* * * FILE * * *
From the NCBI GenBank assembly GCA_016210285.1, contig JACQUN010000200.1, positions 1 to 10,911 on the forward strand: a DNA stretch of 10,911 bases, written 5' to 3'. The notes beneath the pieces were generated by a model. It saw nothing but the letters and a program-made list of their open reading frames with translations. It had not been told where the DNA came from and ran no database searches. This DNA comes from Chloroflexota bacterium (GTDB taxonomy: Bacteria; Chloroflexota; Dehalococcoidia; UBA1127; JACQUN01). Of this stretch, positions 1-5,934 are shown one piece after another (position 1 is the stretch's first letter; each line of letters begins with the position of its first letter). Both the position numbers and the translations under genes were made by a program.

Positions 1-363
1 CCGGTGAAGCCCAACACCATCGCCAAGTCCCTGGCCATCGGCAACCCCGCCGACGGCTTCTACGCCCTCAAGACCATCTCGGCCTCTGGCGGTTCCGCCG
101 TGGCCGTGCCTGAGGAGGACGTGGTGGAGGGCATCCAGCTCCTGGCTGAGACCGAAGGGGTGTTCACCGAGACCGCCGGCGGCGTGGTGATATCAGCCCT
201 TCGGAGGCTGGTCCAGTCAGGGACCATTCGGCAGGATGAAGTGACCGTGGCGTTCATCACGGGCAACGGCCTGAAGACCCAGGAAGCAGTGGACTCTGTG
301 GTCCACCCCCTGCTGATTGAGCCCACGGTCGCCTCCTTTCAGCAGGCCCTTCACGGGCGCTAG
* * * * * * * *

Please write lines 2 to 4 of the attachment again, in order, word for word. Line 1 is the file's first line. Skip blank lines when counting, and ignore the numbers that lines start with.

Positions 1-363
1 CCGGTGAAGCCCAACACCATCGCCAAGTCCCTGGCCATCGGCAACCCCGCCGACGGCTTCTACGCCCTCAAGACCATCTCGGCCTCTGGCGGTTCCGCCG
101 TGGCCGTGCCTGAGGAGGACGTGGTGGAGGGCATCCAGCTCCTGGCTGAGACCGAAGGGGTGTTCACCGAGACCGCCGGCGGCGTGGTGATATCAGCCCT